MANNY: Let’s talk about how this looks in practice. Sounds all nice, uh, from an academic lens. Um, maybe we talk about the framework. Does that, do you think that’s a good place to go? 

ANDREA: Yeah, let’s do it.

MANNY: Break down the framework and then we’ll talk about how that actually, uh, again, looks in practice.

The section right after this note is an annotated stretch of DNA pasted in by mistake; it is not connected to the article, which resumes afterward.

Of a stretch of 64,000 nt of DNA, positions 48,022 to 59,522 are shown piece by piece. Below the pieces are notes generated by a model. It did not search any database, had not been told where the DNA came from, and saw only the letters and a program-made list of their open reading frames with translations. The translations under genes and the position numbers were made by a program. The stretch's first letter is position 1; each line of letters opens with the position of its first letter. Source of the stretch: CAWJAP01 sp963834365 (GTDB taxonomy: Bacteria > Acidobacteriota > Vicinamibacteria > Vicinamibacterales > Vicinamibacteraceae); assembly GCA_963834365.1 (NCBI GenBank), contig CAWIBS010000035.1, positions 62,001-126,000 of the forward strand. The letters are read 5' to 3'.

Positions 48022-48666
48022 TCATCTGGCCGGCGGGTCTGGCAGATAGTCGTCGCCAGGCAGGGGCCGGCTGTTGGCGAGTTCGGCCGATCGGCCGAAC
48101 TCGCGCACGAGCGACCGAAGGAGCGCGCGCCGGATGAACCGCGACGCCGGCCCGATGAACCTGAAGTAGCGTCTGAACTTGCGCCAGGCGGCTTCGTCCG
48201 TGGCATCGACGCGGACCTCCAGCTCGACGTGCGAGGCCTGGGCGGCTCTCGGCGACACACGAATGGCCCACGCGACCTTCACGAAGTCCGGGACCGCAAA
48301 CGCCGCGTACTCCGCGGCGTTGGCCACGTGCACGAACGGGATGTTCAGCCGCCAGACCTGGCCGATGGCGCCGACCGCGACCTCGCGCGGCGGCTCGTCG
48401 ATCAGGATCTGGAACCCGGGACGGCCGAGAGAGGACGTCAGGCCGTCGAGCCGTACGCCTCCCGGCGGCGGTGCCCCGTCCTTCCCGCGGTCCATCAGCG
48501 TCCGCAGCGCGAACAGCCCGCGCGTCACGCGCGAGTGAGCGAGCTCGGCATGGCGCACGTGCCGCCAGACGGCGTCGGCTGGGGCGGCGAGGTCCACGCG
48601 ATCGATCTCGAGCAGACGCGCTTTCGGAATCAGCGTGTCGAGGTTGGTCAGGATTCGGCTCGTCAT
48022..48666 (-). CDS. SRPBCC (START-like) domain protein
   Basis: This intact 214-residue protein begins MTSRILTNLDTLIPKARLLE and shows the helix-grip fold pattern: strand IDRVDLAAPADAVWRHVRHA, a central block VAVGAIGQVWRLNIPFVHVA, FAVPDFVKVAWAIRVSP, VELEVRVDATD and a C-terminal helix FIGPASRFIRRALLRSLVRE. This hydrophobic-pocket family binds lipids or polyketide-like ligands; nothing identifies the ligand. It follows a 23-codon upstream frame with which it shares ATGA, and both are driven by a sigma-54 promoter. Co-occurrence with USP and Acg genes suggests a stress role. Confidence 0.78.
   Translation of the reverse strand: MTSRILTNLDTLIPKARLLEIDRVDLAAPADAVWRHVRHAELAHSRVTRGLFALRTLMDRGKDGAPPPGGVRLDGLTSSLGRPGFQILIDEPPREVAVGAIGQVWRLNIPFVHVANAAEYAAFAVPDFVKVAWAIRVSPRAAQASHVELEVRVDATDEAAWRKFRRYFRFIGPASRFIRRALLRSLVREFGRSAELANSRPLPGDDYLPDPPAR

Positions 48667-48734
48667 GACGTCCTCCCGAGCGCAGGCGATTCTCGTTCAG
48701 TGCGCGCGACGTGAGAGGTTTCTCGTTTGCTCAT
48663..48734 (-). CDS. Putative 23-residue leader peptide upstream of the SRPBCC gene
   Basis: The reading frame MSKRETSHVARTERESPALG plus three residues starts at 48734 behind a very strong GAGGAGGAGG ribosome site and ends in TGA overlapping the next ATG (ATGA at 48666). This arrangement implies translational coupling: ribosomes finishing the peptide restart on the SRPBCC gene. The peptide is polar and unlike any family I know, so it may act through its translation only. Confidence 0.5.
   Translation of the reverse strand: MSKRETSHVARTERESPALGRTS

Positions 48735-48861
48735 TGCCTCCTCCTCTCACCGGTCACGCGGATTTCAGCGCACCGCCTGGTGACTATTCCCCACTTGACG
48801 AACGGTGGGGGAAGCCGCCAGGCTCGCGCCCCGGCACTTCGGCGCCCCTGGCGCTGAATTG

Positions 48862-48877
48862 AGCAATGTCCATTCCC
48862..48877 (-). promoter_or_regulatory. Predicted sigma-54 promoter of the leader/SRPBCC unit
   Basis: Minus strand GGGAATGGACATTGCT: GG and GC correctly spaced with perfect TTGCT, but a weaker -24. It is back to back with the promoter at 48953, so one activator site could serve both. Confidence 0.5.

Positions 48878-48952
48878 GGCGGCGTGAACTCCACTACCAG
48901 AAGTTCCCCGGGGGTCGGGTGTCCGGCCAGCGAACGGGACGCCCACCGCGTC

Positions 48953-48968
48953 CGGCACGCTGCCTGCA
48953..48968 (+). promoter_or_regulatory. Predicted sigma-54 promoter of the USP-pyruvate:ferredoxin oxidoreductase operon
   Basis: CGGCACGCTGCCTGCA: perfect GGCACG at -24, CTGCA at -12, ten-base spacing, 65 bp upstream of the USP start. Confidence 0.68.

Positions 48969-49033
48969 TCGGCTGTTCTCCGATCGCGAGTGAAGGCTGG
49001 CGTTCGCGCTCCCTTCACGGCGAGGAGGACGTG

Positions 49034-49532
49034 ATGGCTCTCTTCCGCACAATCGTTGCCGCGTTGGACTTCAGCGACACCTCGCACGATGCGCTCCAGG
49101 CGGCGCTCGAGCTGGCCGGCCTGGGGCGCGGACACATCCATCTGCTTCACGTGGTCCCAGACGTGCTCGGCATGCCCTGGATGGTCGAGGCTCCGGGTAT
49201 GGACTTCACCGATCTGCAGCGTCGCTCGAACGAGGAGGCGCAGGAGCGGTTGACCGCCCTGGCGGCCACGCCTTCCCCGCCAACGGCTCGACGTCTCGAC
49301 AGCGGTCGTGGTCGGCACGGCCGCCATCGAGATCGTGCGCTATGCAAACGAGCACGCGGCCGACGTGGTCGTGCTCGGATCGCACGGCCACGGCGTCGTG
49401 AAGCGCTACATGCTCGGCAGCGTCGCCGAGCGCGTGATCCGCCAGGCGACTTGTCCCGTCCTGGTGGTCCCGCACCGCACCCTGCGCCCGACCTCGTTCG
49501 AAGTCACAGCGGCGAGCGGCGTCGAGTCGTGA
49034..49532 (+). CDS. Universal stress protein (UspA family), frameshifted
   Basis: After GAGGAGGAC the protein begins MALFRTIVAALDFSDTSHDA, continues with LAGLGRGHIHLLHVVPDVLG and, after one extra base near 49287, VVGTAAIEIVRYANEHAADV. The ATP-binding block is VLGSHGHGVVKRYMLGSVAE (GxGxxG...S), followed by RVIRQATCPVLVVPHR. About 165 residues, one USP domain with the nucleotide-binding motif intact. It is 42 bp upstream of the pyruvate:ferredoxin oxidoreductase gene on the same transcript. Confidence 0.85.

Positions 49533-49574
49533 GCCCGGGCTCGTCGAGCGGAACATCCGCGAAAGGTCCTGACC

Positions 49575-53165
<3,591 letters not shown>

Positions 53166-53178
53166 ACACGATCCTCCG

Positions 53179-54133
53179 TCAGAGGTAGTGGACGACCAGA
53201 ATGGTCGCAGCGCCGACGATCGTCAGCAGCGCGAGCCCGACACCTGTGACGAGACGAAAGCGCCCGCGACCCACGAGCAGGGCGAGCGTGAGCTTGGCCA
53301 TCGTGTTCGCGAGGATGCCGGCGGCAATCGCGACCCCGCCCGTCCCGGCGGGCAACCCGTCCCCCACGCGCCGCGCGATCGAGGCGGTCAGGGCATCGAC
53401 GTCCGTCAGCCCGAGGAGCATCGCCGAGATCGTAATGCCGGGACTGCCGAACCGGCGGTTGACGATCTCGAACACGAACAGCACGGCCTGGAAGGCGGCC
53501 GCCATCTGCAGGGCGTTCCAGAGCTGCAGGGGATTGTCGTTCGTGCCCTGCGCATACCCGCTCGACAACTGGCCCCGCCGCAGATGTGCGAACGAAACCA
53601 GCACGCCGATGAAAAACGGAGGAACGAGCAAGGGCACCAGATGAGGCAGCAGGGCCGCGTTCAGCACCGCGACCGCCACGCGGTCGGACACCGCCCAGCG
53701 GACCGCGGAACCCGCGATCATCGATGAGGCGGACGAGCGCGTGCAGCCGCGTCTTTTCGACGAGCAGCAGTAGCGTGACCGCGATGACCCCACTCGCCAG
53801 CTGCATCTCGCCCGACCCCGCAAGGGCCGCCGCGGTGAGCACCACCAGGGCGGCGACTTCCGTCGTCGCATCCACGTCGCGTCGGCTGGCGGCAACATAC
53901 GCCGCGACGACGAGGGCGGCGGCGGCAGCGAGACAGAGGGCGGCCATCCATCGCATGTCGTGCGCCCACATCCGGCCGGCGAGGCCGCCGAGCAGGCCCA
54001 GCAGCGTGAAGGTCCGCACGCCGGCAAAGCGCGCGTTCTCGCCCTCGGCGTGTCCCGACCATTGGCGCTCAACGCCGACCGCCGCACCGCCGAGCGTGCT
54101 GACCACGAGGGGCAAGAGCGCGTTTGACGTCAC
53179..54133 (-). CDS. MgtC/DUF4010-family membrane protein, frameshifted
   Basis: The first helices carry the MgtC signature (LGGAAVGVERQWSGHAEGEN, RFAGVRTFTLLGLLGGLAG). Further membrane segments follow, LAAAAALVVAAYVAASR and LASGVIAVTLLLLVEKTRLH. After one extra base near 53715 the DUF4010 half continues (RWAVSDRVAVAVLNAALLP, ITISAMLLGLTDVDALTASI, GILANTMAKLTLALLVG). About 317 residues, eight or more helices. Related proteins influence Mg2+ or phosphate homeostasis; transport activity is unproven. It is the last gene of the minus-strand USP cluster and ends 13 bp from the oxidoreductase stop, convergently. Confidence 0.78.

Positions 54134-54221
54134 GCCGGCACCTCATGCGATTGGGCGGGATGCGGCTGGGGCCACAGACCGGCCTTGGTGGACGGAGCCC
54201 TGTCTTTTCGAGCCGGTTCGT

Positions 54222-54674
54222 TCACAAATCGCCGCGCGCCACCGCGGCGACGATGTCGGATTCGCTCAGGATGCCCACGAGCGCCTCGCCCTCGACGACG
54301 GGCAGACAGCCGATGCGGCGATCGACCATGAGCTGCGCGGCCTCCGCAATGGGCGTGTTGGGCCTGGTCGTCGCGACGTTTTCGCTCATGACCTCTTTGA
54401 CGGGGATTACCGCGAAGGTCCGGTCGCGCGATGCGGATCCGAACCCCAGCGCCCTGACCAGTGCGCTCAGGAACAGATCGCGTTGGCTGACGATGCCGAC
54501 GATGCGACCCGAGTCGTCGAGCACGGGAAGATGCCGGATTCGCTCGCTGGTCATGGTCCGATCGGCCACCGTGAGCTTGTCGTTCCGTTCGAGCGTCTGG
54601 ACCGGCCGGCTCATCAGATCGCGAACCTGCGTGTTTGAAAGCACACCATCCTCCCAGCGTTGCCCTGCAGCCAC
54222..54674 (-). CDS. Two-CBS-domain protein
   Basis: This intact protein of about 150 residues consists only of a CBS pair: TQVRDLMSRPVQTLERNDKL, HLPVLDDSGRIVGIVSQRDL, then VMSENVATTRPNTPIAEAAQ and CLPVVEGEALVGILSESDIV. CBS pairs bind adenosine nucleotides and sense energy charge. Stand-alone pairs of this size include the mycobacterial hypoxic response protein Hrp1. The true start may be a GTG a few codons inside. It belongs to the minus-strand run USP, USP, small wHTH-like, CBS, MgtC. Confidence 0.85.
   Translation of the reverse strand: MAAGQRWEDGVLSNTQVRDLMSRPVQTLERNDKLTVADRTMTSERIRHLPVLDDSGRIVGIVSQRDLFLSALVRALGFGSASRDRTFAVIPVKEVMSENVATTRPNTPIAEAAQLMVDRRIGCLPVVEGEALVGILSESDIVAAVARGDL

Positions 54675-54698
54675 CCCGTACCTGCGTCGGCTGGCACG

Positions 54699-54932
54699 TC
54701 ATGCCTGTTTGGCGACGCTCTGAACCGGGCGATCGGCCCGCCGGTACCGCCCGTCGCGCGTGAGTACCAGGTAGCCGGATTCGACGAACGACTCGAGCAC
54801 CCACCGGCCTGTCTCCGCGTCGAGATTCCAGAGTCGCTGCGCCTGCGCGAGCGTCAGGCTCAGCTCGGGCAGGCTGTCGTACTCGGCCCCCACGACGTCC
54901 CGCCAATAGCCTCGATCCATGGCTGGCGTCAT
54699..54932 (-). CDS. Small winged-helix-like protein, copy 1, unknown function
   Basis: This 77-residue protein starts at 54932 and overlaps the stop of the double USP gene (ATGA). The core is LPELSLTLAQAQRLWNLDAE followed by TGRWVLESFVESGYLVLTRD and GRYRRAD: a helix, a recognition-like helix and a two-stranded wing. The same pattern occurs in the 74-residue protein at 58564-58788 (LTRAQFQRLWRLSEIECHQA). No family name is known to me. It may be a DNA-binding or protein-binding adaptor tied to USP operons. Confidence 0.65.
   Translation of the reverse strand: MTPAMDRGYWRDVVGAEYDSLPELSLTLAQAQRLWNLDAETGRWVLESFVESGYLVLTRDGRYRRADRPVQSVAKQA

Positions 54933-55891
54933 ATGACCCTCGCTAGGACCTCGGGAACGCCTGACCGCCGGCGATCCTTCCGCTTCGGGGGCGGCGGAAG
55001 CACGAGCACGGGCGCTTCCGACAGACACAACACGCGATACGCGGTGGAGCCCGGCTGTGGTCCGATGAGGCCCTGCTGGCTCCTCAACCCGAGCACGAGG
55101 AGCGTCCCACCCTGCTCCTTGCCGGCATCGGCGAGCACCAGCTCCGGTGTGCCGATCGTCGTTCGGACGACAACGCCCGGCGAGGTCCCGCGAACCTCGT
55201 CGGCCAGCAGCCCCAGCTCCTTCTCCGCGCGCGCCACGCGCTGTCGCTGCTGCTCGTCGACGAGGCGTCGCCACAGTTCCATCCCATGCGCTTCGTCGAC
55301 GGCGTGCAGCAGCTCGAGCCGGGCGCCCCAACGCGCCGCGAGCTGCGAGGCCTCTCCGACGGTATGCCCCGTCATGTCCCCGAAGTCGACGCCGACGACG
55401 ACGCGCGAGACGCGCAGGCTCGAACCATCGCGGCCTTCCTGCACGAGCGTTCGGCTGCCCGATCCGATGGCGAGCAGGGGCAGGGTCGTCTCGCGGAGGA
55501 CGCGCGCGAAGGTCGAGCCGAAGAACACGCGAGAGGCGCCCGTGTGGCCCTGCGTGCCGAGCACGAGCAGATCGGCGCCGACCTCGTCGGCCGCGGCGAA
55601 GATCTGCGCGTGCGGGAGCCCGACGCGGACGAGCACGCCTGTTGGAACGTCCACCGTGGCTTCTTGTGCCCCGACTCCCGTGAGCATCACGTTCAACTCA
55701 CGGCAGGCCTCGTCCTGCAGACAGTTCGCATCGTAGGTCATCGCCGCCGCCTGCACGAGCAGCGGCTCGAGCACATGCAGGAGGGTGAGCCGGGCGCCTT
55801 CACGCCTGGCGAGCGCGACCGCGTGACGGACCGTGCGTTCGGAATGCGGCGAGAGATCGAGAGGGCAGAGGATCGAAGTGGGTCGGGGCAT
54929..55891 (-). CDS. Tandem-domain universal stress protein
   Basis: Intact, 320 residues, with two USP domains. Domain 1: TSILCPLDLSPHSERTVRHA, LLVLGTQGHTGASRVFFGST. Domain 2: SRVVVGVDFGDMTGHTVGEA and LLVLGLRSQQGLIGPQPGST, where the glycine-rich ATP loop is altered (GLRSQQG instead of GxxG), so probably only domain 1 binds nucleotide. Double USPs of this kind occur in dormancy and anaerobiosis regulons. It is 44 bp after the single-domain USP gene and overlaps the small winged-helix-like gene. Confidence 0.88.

ANDREA: Yeah, we actually have what we call our five steps to financial resilience. This is how we teach. It’s how our teaching artists step into the classroom and work with students of all ages. It’s also how we teach teachers to bring this into their own classrooms in their own communities. And it’s the framework in which we’re having these intergenerational family jam nights, where our students and families are coming together and having these conversations too. It all starts with buy in. You know, why, why have the money conversation, right? We all have our different reasons and different, timely events going on in our lives that make that conversation important or relevant. And it’s key that we start there so that we all have those buy-in points to come together. So that’s our first step. And then from that point, we’re able to kind of start to work together. That’s that like self identity is that buy-in right. And then we move into that community piece where we start looking at examining systems. We have this really cool activity that are, and we’ve done this with all ages as well, where we look at the banking system and we call it design a better bank, build a better bank. And it’s not that we believe our kids are going to create a utopian bank, but it is that when we look at design and when we think about, you know, how do we creatively look at the systems that are in plan our life, we’re able to come to critical questions that we want to ask. And kind of like what are deal breakers and our deal makers when it comes to choosing a bank and that banks are, they’re not an institution like the post office, even though they feel like it, that they are businesses and their businesses to make money. And they’re selling us financial products, and we can have transparency around that. And then from there, we look at like, how do we build our habits? How do we step into a rhythm for our own lives? Knowing those things about those systems, how do we live into our own values? And ultimately what this all builds to is being able to have community advocacy, being able to step into making change in our own lives and making change in our communities.